My waistline began to thicken when I was about to turn 50. Years in a high-stress (cortisol!) desk job caused my belly to protrude above my snappy black dress pants. I worked a 50+ hour workweek, took care of my way-too-busy daughter and kept a 6,000 square foot home running like a top. Without a housekeeper! My husband did more than his share but he too was exhausted from his demanding career.
But back to the waistline, my vanity was really hurting. I had always been a petite woman that never looked her age. As I approached 50 I began to both look my age and I became a regular suit buyer at Ann Taylor. Things were not moving in the right direction.
I had also began noticing those (mostly) slim runners on our city streets, clothed in Nike with their pony tail perfectly tucked into their cute hat and I secretly wished I could be THAT. I was not an athletic person. Never had been. Not in high school, not in college – NEVER. My idea of exercise was vacuuming. So to decide to sign up for a Learn To Run class was, well, daring. Crazy actually. But I was desperate. I wanted my figure back. And I wanted to continue to drink wine so something had to give and it was not going to be the Cabernet.
For my 50th birthday I gave myself the aforementioned course at a local running store. I bought the cute outfit and showed up Starbucks in-hand. I looked around and everyone was younger than me but I was not about to tell THEM I was a half century old so I nodded a great deal and set out to learn how to run.
I sucked. I was the slowest. I was the last one to come in when we all went out for our runs. I was nicknamed “the sweep” because I would catch all the stragglers and bring them home. “Slow and steady” I kept telling myself but my ego was taking a beating. But, I persevered. I secretly loved it when the trainer would call us “runners” or “athletes” during the class. I had never had those adjectives used on me before. It was a little exciting. It made me forget the embarrassment of coming in after everyone else had gone home.
One day, the trainer asked a fellow runner to come in and show us the medals from his many races and give us a pep talk about running. I sipped my Starbucks from the back of the room and adopted an air of “whatever” while trying to hide my rapidly beating heart. “They give you medals?” “Just for running?” “You don’t even have to be fast and they still give you one?”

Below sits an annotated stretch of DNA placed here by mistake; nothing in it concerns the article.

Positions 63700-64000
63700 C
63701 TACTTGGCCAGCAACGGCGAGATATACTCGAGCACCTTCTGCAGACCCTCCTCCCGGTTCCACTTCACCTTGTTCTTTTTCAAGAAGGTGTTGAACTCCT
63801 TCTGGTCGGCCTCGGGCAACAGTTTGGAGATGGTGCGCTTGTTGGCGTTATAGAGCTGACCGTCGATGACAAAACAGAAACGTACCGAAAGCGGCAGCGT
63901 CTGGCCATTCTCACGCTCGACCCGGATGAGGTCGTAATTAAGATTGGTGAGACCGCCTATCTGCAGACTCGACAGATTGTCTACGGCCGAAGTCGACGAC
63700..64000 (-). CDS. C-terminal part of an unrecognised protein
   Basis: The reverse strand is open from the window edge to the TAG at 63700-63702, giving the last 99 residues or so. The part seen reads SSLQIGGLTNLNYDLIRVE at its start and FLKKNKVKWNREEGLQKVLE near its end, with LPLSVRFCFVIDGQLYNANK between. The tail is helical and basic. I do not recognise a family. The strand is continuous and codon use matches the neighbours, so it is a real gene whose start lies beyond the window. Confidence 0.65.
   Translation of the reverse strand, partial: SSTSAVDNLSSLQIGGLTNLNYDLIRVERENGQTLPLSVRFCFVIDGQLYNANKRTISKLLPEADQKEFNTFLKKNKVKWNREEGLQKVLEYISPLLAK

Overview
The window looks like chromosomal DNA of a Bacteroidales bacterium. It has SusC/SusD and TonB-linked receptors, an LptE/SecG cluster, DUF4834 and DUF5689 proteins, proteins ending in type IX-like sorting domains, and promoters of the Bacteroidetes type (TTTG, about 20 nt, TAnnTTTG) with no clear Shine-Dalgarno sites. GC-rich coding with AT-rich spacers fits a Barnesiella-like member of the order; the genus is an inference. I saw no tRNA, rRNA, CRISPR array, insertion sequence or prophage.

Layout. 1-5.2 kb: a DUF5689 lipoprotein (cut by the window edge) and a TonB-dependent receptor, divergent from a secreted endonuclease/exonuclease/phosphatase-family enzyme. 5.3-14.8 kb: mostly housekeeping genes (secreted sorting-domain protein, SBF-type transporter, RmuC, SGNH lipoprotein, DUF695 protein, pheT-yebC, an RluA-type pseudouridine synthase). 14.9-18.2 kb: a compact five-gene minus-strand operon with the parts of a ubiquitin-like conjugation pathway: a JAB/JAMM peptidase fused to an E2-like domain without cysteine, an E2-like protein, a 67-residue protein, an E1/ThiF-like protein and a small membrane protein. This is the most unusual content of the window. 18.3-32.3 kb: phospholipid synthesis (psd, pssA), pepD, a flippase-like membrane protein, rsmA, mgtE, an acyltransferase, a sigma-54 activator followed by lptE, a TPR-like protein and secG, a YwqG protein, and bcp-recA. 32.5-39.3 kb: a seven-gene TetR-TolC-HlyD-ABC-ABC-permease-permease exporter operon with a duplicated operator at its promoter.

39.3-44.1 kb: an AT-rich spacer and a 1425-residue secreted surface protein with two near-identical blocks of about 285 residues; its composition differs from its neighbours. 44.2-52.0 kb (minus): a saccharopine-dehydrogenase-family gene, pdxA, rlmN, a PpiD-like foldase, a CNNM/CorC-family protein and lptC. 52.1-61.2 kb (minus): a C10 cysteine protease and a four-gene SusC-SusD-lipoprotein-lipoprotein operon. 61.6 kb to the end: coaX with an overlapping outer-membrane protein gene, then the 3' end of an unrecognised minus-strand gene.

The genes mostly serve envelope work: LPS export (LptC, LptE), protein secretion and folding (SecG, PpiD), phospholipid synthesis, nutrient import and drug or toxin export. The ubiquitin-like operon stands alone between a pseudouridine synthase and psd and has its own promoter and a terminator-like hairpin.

I was excited.
Then he pulled out the medal that was to be the game changer for me: A giant, gold Goofy. That’s right – that gawky Disney dog with a weird voice. I LOVE DISNEY! Tell me more!!
It turns out Orlando Disney has a marathon weekend in January where you can choose your distance, run through the parks and get a medal. ARE YOU KIDDING? What do I have to do?
Well, that was the catch …
The half marathon held on the Saturday is called the Donald Duck. You have to run 13.1 miles to get a giant gold Donald Duck medal. Ok … get to the dog please.
The full marathon held the next day is called the Mickey Mouse. You have to run (you guessed it) 26.2 miles to get a giant gold Mickey Mouse medal. Nice, but ok …
If you are insane enough to run the half marathon on Saturday AND the full marathon THE NEXT DAY, they give you a third medal: the coveted Goofy. If you are following the numbers, that is 39.3 miles over 2 days.
This medal is aptly named. You have to be a goof to even consider it.
It was August. I knew I could not perform this feat in 5 months (I hadn’t run 3 miles yet) but I most certainly could run it the following year! In my naïve and inexperienced enthusiasm, I assumed that if I trained for a year I could do it. The runner at the front of the room entertained my questions with a healthy dose of skepticism mixed with regret over what he had just introduced to my hyper-zealous mind.
I am not easily daunted.
I put together a week-by-week plan. It detailed how many miles, how many times a week I had to run. I peppered in a few races in between to insure I was on track and the second of January I put down the hefty registration fee. I researched it and they have over 9,000 people attempt the Goofy every year and no deaths reported. How bad could it be? It’s Disney!! They know what they are doing and no one dies at Disney! My reasoning was solid and so I began the training.
I’ll spare you the details of the yearlong training program. I won’t tell you the number of people who told me I was crazy. I will leave out the blisters, the black toenails, the skinned knees, the plantar fasciitis and the chafing. Hundreds of miles were covered and much Gatorade consumed. The running through rain, snow, sleet and summer heat will go unmentioned.
But I will tell you that it changed my life. It forced me to get up early, run when I didn’t want to, eat what I needed to fuel my body. I had to deal with limiting beliefs and self-doubt and all kinds of crazy thoughts. I had to face my demons and deal with myself. I had to run through discomfort. I had to ask God for help. Running does that.
The day finally came. It was a very cold Orlando weekend and I stood at the starting lines shivering with excitement and fear. The gun went off, the music started and in the typical Disney fashion, there was much fanfare and fireworks. I almost peed myself.
But when I crossed the final finish line, I wept. Then I stood tall as they put the Goofy Medal around my neck and I knew there was nothing I could not do. NOTHING.
Oh, and guess what? There were an awful lot of people that came in behind me. I was no longer “the sweep”.
Thank you Goofy.